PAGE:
Bioethanol can be produced from wood via acid hydrolysis, but detoxification is needed to achieve good fermentability. Overliming was investigated in a factorial designed experiment, in which pH and temperature were varied. Degradation of inhibitory furan aldehydes was more extensive compared to monosaccharides. Too harsh conditions led to massive degradation of sugars and formation of inhibiting acids and phenols. The ethanol productivity and yield after optimal overliming reached levels exceeding reference fermentations of pure glucose. A novel metric, the balanced ethanol yield, which takes both ethanol production and losses of fermentable sugars into account, was introduced and showed the optimal conditions within the investigated range. The findings allow process technical and economical considerations to govern the choice of conditions for overliming.
"Feedstocks with high content of acetylated xylan, typically agricultural residues and hardwood, give higher concentrations of aliphatic acids than softwood. The total content of aliphatic acids in softwood hydrolysates is often below 100 mM and consequently beneficial for the ethanol yield rather than harmful [48,49]. "
[Show abstract][Hide abstract] ABSTRACT: Bioconversion of lignocellulose by microbial fermentation is typically preceded by an acidic thermochemical pretreatment step designed to facilitate enzymatic hydrolysis of cellulose. Substances formed during the pretreatment of the lignocellulosic feedstock inhibit enzymatic hydrolysis as well as microbial fermentation steps. This review focuses on inhibitors from lignocellulosic feedstocks and how conditioning of slurries and hydrolysates can be used to alleviate inhibition problems. Novel developments in the area include chemical in-situ detoxification by using reducing agents, and methods that improve the performance of both enzymatic and microbial biocatalysts.
Biotechnology for Biofuels 01/2013; 6(1):16. DOI:10.1186/1754-6834-6-16 · 6.04 Impact Factor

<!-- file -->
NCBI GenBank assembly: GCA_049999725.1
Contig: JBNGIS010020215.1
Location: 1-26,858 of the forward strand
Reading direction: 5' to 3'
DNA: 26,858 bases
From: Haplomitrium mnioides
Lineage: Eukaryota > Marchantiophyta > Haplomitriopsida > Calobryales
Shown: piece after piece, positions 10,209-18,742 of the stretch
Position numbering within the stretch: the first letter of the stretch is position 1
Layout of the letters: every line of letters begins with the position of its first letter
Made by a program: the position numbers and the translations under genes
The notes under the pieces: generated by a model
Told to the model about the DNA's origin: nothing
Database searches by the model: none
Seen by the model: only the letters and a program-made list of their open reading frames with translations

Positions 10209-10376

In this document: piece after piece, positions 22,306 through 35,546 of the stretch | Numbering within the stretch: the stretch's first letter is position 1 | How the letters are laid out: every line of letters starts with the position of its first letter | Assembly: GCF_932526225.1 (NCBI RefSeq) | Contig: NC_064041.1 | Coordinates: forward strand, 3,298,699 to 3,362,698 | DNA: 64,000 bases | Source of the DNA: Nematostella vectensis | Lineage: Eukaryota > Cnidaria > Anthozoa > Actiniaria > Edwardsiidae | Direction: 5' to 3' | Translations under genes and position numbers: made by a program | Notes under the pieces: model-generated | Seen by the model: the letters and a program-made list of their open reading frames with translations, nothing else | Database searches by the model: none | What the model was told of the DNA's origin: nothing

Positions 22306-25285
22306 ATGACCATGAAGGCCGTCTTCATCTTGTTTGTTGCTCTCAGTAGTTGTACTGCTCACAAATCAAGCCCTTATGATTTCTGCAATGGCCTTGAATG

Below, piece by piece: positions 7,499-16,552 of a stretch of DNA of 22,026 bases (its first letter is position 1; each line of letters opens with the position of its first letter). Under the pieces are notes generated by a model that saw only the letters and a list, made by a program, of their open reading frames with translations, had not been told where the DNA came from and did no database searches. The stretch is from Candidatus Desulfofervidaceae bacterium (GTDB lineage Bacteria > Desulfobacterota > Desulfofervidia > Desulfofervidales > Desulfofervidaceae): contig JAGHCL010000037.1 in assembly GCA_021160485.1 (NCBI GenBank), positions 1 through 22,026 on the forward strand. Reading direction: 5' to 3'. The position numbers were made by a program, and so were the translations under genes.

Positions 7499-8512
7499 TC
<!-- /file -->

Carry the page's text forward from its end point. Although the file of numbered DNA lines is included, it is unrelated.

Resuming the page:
"Detoxification of dilute acid lignocellulosic hydrolysates by treatment with Ca(OH) 2 before fermentation to ethanol, is reported by many researchers (Horváth et al. 2005; Alriksson 2006,; Mohageghi et al. 2006). Larsson et al. (1999) performed a comparison of 12 different detoxification methods for treatment of dilute acid spruce hydrolysate prior to fermentation by Saccharomyces cerevisiae, It is reported that Ca(OH) 2 treatment at pH 10 is one of the best methods with regard to improvement of ethanol productivity. "
[Show abstract][Hide abstract] ABSTRACT: Clostridium spp. produce n-butanol in the acetone/butanol/ethanol process. For sustainable industrial scale butanol production, a number of obstacles need to be addressed including choice of feedstock, the low product yield, toxicity to production strain, multiple-end products and downstream processing of alcohol mixtures. This review describes the use of lignocellulosic feedstocks, bioprocess and metabolic engineering, downstream processing and catalytic refining of n-butanol.
"While the removal of inhibitory compounds has led to more efficient product formation, the challenge of detoxification is the increased processing costs [e.g., for fermentation of a pentose-rich hydrolysate with recombinant E. coli, it was estimated that detoxification via overliming constituted 22% of the total ethanol production cost (Von Sivers and Zacchi, 1995)] and additional operations within the biorefinery that inevitably leads to loss of the valuable sugars, or even additional inhibitory compound formation. For example, overliming can result in major sugar degradation (Horváth et al., 2005), with subsequent reduction in fermentation yields. Sugar losses also were observed within an ion exchange process (26% sugar loss) and after treatment with T. reesei to degrade phenolics (35% sugar loss) (Larsson et al., 1999). "
[Show abstract][Hide abstract] ABSTRACT: Within the biorefinery paradigm, many non-monomeric sugar compounds have been shown to be inhibitory to enzymes and microbial organisms that are used for hydrolysis and fermentation. Here, two novel separation technologies, polyelectrolyte polymer adsorption and resin-wafer electrodeionization (RW-EDI), have been evaluated to detoxify a dilute acid pretreated biomass slurry. Results showed that detoxification of a dilute acid pretreated ponderosa pine slurry by sequential polyelectrolyte and RW-EDI treatments was very promising, with significant removal of acetic acid, 5-hydroxymethyl furfural, and furfural (up to 77%, 60%, and 74% removed, respectively) along with >97% removal of sulfuric acid. Removal of these compounds increased the cellulose conversion to 94% and elevated the hydrolysis rate to 0.69 g glucose/L/h. When using Saccharomyces cerevisiae D(5)A for fermentation of detoxified slurry, the process achieved 99% of the maximum theoretical ethanol yield and an ethanol production rate nearly five-times faster than untreated slurry.
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